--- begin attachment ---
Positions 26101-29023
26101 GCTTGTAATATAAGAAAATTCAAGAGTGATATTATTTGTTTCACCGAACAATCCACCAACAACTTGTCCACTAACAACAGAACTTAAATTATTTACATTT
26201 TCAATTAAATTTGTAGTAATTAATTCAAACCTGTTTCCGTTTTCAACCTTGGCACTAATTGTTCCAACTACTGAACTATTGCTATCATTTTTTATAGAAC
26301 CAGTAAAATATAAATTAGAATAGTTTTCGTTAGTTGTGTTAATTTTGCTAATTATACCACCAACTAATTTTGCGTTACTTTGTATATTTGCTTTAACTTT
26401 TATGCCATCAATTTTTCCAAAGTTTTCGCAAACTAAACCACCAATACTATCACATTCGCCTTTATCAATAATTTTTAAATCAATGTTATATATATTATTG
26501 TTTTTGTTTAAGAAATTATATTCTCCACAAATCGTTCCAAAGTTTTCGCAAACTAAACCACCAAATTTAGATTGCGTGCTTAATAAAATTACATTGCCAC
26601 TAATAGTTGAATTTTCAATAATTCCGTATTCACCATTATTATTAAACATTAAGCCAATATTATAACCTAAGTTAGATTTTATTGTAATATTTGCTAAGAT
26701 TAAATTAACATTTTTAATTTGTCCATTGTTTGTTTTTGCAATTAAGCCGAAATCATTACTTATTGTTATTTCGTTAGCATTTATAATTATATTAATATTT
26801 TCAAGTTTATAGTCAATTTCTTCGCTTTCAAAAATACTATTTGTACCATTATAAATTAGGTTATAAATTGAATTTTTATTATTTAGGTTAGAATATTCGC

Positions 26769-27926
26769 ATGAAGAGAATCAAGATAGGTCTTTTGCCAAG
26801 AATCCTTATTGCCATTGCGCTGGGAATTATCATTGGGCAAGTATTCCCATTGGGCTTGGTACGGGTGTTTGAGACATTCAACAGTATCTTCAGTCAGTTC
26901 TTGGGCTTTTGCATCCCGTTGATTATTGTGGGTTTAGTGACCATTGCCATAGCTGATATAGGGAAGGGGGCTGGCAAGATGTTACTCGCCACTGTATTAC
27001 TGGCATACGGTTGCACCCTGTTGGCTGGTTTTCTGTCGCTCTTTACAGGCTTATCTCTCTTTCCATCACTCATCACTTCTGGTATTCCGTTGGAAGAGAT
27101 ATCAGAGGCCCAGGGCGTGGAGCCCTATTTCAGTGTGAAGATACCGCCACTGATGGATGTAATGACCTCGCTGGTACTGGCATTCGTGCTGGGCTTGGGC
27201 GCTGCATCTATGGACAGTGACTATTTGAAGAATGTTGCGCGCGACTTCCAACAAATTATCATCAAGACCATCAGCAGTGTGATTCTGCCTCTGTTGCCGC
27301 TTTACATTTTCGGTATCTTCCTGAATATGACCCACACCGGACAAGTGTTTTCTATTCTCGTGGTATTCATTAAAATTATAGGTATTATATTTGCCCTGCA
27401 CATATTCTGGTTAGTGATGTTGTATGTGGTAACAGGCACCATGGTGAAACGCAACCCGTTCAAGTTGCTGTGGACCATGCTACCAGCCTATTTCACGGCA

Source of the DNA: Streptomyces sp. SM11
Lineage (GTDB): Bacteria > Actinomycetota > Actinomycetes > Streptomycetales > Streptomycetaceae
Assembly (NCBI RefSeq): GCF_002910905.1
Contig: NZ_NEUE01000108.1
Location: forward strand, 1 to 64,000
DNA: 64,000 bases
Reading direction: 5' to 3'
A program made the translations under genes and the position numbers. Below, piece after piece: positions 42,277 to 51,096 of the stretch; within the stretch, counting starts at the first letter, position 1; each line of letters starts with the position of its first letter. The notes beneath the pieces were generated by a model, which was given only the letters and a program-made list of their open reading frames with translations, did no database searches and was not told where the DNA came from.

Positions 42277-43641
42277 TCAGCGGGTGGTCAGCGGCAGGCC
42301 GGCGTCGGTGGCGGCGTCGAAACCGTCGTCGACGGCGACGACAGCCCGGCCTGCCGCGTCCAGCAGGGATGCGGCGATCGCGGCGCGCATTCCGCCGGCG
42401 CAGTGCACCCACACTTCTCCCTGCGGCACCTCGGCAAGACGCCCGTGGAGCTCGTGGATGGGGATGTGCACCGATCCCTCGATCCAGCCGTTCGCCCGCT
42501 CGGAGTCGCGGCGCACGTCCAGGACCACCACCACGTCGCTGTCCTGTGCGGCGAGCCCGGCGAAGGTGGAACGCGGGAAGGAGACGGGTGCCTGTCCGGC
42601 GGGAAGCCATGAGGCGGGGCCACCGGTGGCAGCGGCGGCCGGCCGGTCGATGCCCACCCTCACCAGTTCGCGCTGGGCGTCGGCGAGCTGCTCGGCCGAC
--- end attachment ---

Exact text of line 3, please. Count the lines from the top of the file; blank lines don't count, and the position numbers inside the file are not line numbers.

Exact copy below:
26201 TCAATTAAATTTGTAGTAATTAATTCAAACCTGTTTCCGTTTTCAACCTTGGCACTAATTGTTCCAACTACTGAACTATTGCTATCATTTTTTATAGAAC